War and Commerce

war mapHacked Fit Bits aside, this month’s best bit of advice from the meeting is to do with deeper levels of world building.

Be warned this is a very simplified explanation of what is a large and complex topic that I encourage you to research more deeply if you are working on an ‘epic’ or ‘interstellar/galactic’ scale in your fiction, or even anything which involves two or more opposing cultures/countries.

The piece this feedback was given on was an epic fantasy (though the advice is applicable to more than just fantasy) in which two nations – a still somewhat primitive war-like one, and a more modern commerce focused one – meet and the diplomatic issues between them (the story itself is infinitely more complex than just this one fact, but to help you understand the advice I felt some knowledge of the story would be helpful).

At one point one of the members of the more modern nation made a comment about how they had warriors, but not really much of an army, as they were far more focused on trade.  But in reality, that would not be the likely case. Commerce and the strength of a country’s army are often tied together.

To use some examples from reality: look at the USA and China, both economic powers and both with strong military forces. Russia is looking to bolster it economic standing once more so is putting effort into their armed forces.

What are some of the reasons behind this? Well, war is an economic drain on a country, money that would go to trade is instead spent on the myriad expenses of war – of which there is rarely if ever any monetary return on. Also trade routes can become restricted or entirely cut off due to fighting and enemy takeovers. A country that wants to trade freely needs to be able to scare off potential enemies so they never get into a war to begin with.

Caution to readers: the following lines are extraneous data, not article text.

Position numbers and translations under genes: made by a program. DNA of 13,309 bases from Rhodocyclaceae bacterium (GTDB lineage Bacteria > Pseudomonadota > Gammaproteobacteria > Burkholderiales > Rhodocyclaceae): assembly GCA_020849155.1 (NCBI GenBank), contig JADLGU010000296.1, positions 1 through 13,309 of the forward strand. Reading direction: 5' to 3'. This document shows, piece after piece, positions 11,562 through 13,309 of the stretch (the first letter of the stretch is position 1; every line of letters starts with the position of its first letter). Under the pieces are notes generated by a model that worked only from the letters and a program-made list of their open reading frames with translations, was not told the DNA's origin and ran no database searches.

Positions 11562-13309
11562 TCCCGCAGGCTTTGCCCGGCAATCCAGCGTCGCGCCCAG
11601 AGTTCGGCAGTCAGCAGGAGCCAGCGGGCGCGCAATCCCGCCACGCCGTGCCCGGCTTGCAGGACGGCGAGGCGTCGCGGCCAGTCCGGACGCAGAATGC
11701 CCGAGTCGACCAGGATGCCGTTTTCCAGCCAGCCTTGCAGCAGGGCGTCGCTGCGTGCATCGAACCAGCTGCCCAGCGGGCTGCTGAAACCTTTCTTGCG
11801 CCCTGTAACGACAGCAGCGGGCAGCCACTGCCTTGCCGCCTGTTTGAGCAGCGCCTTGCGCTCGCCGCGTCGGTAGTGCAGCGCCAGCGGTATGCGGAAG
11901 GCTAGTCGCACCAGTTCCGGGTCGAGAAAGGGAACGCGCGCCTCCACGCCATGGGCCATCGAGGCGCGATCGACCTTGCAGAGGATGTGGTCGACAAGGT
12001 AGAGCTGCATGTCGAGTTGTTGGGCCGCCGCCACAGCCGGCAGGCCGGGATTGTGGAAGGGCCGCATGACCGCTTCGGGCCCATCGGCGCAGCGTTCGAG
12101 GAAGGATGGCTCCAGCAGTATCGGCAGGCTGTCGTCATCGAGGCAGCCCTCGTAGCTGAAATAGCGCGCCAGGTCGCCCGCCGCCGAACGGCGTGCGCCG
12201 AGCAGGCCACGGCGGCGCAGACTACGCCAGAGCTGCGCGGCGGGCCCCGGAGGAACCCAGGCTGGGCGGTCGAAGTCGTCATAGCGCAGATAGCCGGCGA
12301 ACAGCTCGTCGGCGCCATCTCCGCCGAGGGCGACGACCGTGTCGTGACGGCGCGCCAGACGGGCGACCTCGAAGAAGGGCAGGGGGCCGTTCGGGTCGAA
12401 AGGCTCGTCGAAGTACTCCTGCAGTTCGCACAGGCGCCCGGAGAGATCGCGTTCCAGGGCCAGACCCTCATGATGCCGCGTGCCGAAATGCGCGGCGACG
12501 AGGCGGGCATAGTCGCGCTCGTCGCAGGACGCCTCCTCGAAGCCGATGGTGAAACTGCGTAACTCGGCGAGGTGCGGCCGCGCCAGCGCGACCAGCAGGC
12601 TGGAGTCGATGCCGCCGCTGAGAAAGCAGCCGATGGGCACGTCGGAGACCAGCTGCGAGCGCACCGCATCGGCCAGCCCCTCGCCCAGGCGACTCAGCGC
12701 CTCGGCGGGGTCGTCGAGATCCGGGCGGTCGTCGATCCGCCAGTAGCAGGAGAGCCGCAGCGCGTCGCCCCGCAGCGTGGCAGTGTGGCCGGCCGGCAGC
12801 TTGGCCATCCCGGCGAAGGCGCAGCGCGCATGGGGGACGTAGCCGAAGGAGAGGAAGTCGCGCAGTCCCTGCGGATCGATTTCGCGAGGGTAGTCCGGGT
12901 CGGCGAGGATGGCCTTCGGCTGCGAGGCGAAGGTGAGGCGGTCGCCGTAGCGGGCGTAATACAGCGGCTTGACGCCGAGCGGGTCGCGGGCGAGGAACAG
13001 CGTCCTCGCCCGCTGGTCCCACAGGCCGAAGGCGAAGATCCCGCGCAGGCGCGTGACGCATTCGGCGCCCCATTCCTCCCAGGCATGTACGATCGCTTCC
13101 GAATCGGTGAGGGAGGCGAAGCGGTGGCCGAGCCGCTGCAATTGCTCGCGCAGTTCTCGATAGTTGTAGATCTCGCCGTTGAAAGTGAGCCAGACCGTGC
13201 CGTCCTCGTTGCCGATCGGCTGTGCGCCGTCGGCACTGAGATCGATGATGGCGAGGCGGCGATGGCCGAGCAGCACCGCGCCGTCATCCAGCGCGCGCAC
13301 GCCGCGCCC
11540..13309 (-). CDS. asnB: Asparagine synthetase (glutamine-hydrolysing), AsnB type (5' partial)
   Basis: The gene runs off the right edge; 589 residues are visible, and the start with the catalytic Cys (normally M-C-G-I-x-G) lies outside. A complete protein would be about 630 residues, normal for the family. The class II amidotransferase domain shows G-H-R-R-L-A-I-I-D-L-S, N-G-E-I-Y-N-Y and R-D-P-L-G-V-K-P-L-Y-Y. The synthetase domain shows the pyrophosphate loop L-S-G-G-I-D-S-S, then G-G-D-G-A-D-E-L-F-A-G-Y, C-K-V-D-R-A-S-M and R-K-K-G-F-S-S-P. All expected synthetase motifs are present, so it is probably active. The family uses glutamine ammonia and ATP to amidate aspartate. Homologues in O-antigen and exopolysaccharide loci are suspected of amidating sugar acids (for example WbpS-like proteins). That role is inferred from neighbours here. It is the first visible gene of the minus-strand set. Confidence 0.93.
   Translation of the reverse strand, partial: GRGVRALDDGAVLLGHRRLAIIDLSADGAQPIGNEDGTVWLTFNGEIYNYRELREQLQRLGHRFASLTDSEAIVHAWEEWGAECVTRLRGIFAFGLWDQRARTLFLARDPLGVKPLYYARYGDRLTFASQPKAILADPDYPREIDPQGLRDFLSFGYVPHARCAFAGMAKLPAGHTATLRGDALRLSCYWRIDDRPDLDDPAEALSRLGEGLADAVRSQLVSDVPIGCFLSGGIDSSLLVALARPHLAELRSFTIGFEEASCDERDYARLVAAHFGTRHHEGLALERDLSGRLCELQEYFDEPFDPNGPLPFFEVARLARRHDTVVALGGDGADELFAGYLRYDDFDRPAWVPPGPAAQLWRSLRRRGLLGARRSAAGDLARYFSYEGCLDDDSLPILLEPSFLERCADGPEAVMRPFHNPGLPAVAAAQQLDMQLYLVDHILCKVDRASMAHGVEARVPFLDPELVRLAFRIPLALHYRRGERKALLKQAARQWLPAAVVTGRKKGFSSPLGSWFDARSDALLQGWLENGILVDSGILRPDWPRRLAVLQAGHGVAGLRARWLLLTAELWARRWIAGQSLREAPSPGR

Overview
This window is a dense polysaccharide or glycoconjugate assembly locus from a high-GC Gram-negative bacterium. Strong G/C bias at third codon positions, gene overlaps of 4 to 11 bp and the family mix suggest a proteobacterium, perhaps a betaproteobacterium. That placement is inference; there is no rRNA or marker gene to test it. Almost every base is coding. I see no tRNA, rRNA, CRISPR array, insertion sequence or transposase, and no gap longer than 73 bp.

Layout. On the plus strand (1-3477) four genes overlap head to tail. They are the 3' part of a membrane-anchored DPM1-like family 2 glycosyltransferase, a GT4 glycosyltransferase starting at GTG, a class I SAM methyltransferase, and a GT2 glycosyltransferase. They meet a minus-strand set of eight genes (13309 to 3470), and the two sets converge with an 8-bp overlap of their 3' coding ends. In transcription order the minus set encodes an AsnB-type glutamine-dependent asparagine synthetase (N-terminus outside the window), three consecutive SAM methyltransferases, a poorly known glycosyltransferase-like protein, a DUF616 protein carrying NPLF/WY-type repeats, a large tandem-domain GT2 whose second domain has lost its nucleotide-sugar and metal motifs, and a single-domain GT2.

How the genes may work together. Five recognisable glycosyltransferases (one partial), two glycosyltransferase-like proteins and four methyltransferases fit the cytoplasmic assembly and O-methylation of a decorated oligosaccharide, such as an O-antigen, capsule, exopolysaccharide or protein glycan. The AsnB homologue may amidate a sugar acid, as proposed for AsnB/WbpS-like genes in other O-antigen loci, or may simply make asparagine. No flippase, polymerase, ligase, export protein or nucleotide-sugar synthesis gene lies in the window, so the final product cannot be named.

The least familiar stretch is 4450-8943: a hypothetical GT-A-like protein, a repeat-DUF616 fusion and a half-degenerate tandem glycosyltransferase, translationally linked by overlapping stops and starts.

Back in the fantasy world, the wealthy country had also made little to no effort to prepare for their differently cultured guests. A country who was able to successfully trade well and strike good agreements with other cultures and countries would be well aware of the value of catering to your guest’s different needs and expectations. They would also know how a whole deal could fall through because of a mistranslated phrase or an unintended insulting gesture.

Military matters, commerce, and diplomacy are intertwined and if you’re going to have political stakes in your story it would be a good idea to try and gain a better understanding of these matters. Obviously this blog post is far from all there is on the subject, so don’t stop here, learn as much as you can so your world building can strengthen your story.

About Kirstie Olley

Kirstie Olley was the President of Vision Writers Group during 2015-2018, has had ten short stories published since joining the group in 2012, has been a finalist in the Aurealis Awards and received multiple honourable mentions in the Writers Of The Future contest. She also blogs and has free fiction at her website http://www.storybookperfect.com/
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2 Responses to War and Commerce

  1. Pingback: Vision Blogging Double Punch – Storybook Perfect

  2. Quiana says:

    This is way more helpful than annhyitg else I’ve looked at.

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